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Individual Agreements Cannot Compel Arbitration Without Retirement Plan Consent

Posted by Corey F. Schechter | Aug 08, 2018

In a putative class action lawsuit involving an alleged breach of ERISA fiduciary duties, the 9th Circuit Court of Appeals upheld the district court's denial of a motion to compel arbitration. The individual plaintiffs had all signed arbitration agreements as part of their employment contracts. However, the court held that those individual agreements cannot compel arbitration when the benefit plan itself did not consent to arbitration.

In Munro v. University of Southern California, Allen Munro and eight other former and current employees of USC filed a lawsuit against the university and USC retirement plan fiduciaries for breaches of fiduciary duty in administering two benefit plans.

The plaintiffs participated in both the USC Retirement Savings Program and the USC Tax-Deferred Annuity Plan. The plaintiffs allege the defendants breached their fiduciary duties under ERISA. The plaintiffs are seeking financial losses, reformation of the plan, and removal of the breaching fiduciaries.

Each of the employees entered into some version of an arbitration agreement as part of the employment contract. These arbitration agreements provided that the employees would agree to arbitrate all claims between the employee and USC, including violations of federal law (such as ERISA violations).

The defendants filed a motion to compel arbitration, based on the employee agreements. However, the district court denied the motion because the individual agreements do not bind the retirement plans where the plans did not consent to arbitration. The 9th Circuit Court of Appeals upheld the lower court's motion in denying arbitration.

The appeals court found that the employees were presenting claims brought on behalf of the two retirement plans rather than claims brought on their own behalf.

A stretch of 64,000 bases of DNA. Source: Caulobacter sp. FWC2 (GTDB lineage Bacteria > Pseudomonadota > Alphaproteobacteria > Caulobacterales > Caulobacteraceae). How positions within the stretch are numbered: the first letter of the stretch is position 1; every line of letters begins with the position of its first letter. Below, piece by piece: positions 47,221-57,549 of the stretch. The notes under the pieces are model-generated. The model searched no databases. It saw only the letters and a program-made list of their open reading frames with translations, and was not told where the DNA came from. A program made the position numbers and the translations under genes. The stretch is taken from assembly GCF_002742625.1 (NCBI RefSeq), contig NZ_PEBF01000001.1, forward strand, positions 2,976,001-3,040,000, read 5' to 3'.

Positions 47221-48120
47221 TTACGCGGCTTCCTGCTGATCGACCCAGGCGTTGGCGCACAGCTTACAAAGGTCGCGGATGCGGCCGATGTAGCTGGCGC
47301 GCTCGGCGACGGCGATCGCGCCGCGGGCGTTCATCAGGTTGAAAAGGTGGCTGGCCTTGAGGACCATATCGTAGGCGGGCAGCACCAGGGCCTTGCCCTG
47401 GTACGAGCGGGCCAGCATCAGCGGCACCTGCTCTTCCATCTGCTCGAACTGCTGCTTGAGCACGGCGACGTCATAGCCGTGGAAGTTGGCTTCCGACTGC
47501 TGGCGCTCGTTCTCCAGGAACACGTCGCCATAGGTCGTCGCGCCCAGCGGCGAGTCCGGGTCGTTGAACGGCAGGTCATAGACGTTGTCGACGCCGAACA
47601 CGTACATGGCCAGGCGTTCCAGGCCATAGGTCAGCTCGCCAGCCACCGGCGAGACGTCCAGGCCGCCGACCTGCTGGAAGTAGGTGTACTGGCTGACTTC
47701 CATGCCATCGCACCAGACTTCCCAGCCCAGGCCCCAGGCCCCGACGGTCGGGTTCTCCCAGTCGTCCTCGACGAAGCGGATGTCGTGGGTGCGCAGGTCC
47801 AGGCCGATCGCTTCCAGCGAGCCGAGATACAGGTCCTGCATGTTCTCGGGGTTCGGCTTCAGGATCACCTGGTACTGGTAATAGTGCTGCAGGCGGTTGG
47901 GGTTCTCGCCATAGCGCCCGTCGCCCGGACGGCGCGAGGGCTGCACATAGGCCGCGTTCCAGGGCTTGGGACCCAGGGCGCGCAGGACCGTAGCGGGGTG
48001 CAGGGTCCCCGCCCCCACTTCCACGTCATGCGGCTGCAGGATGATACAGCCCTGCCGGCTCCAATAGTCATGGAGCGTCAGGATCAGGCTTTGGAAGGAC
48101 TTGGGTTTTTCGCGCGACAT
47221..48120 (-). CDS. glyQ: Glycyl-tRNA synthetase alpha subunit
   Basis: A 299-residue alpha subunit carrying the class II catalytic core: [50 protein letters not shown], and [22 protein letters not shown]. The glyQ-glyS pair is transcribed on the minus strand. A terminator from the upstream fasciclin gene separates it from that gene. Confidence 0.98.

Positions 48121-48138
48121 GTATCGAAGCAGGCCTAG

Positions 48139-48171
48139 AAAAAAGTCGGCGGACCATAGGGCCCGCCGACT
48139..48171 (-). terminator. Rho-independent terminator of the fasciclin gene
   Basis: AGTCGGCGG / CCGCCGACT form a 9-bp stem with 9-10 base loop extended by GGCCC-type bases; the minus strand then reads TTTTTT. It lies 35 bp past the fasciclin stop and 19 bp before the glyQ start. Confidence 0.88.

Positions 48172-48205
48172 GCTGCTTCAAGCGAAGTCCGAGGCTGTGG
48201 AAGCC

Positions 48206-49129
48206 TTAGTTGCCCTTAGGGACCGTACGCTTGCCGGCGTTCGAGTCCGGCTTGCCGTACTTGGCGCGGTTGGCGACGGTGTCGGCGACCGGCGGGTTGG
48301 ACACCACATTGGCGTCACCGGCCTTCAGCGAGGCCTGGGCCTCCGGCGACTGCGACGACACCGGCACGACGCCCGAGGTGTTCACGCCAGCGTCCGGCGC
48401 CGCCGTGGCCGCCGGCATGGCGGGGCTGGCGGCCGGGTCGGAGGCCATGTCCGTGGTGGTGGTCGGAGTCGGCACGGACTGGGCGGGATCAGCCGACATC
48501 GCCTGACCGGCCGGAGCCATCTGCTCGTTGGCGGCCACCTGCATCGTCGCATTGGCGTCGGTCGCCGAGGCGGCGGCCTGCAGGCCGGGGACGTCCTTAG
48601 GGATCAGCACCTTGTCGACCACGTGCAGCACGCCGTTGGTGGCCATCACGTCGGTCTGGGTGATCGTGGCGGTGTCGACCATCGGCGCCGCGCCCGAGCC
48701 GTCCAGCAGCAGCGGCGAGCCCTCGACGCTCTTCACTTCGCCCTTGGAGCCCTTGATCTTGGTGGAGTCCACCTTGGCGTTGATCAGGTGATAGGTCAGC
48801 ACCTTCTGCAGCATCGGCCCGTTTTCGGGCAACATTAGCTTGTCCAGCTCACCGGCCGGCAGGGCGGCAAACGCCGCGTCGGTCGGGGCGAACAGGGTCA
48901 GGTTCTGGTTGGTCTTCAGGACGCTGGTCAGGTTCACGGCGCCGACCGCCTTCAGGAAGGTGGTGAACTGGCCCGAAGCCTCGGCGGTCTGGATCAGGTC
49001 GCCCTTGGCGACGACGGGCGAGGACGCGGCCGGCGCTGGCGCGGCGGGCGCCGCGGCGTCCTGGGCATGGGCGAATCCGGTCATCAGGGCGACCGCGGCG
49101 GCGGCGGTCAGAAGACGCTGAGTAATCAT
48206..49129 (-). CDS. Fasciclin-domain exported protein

The court cited the treatment of qui tam claims brought under the False Claims Act (FCA). A catch-all arbitration clause does not cover “claims belonging to other entities.” The court found that under both ERISA and the FCA, “plaintiffs are not seeking relief for themselves.”

According to the opinion, “[a] party filing a qui tam suit under the FCA seeks recovery only for injury done to the government, and a plaintiff bringing a suit for breach of fiduciary duty similarly seeks recovery only for injury done to the plan.”

This ruling may come as a surprise to many employers who understand their employment agreements and mandatory arbitration provisions cover all disputes between the employer and employee. However, individual arbitration agreements may not apply to ERISA disputes where the benefit plan does not provide for arbitration. Employers should review their arbitration agreements to understand what types of claims are covered and where they may still be vulnerable to litigation.

If you have any questions about whether your arbitration agreements apply to benefits disputes, the law firm of Butterfield Schechter LLP is here to help. We are San Diego County's largest law firm focusing its law practice on employee benefits law. Contact our office today with any questions on how we can help you and your business succeed.

About the Author

Corey F. Schechter

Corey Schechter practices in the areas of Employee Benefits, Employee Stock Ownership Plans, Pension and Profit Sharing Plans, ERISA, ERISA Litigation, Business Law, Qualified Domestic Relations Orders (QDROs), and Employment and Labor Law.


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